CHBE 121: Introduction to the Profession

On a fateful day in April 2010, a heat exchanger failed at the Tesero refinery in Washington, causing an explosion and the deaths of seven employees. The U.S. Chemical Safety Board launched an investigation, released a report, and issued recommendations.

This catastrophic accident is one of nearly 60 process safety incidents that chemical and biomolecular engineering students study in the introductory course to the profession, CHBE 121.

Each group is assigned to a different major process safety incident that happened within the last 15 years. Most incidents are taken from Chemical Safety Board investigations to provide the students with at least one in-depth source of information.

The students read reports, summarize findings, and provide recommendations for future companies working with similar hazards. They share their insights during a poster session at the end of the semester. “It is a very sobering experience to stand in a room with nearly 60 different projects of major industrial accidents that have all happened within their lifetime,” said Troy Vogel, a former instructor of the course.

Departmental faculty, who will soon have these students in upcoming classes offer feedback on their posters. They also receive feedback from chemical engineering students taking the Unit Operations course, many of whom will soon be in charge of these processes.

“This project allows students to start their chemical engineering education with an in-depth analysis of a major safety incident and critically evaluate actions moving forward,” Vogel said. “The same students are then reminded three years later, right before graduation, of the impact they have on the lives of individuals and communities if something were to go wrong.”

This exercise is part of the department’s “design across the curriculum” efforts, which calls for students to complete design projects in core chemical engineering courses throughout their undergraduate careers.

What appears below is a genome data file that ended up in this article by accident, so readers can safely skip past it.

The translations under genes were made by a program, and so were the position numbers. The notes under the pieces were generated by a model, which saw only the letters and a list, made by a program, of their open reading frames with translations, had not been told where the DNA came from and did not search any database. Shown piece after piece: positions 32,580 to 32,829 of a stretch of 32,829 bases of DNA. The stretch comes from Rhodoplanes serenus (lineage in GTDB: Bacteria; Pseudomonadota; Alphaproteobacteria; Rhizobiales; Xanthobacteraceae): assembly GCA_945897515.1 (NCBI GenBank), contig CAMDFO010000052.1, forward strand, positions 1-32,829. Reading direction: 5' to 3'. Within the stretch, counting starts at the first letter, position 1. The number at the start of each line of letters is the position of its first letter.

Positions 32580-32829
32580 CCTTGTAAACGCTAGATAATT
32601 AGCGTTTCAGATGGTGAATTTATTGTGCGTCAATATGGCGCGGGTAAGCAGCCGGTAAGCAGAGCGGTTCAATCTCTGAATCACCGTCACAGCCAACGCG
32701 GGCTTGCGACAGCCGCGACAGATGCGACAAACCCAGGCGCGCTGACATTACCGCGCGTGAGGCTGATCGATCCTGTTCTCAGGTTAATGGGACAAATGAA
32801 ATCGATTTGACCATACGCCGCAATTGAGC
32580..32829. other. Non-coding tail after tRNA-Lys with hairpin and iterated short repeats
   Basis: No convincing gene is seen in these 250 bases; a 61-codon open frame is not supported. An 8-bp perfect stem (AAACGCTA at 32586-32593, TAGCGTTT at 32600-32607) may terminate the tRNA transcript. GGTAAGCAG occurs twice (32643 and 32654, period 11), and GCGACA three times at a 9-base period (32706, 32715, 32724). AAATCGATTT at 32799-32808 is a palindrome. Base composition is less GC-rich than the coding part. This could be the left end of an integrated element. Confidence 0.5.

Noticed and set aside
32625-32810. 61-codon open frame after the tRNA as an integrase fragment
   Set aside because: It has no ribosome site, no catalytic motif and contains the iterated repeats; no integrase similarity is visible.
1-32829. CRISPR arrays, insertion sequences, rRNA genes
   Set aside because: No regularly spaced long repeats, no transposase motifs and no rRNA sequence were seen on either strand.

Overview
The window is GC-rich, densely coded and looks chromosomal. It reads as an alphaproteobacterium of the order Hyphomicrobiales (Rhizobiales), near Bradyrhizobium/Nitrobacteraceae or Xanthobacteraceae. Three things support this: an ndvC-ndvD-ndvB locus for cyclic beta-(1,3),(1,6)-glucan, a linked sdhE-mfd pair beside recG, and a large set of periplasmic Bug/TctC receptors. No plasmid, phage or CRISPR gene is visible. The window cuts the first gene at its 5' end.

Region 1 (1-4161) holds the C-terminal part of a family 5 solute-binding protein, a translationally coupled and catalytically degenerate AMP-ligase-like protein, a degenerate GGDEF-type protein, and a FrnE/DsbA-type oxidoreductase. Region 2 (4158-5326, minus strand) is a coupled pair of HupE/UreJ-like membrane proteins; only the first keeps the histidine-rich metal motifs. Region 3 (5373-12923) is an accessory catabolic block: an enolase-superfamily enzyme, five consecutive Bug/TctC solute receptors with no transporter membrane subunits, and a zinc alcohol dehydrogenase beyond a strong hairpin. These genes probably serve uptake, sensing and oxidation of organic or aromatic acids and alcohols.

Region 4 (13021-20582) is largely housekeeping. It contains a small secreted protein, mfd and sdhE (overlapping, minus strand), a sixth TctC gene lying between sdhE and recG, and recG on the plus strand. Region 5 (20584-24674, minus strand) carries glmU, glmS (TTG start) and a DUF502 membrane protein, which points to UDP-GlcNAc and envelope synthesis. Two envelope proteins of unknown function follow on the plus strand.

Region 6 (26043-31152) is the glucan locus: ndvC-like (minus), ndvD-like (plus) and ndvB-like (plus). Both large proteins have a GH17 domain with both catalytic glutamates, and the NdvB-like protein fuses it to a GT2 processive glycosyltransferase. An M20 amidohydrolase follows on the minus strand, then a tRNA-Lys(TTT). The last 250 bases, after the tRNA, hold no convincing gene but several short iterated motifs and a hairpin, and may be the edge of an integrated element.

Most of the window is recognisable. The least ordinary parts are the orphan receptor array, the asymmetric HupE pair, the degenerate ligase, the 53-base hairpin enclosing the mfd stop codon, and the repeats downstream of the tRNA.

Former students Maddy Chalifoux and Matt Daminato reviewed the 2006 Patridge-Raleigh oilfield explosion in Mississippi. Daminato said that he enjoyed learning more about what he could do with a degree in chemical engineering in CHBE 121, but also, “how to avoid incidents like this one” in Mississippi. Chalifoux said the class provides insight into what they can do with their degrees, but also what they will be doing in the course of earning their diplomas. 

The course also includes lectures and discussions on the history and scope of chemical engineering as well as trips to chemical engineering plants. Alumni who work in a variety of industries  Seniors also talk to the class and share their experiences in internships or co-ops and studying abroad and other classes in the ChBE curriculum.

“This course allows students to start their education with an in-depth analysis of a major safety incident and critically evaluate their actions moving forward.”

Troy Vogel
Former CHBE 121 lecturer

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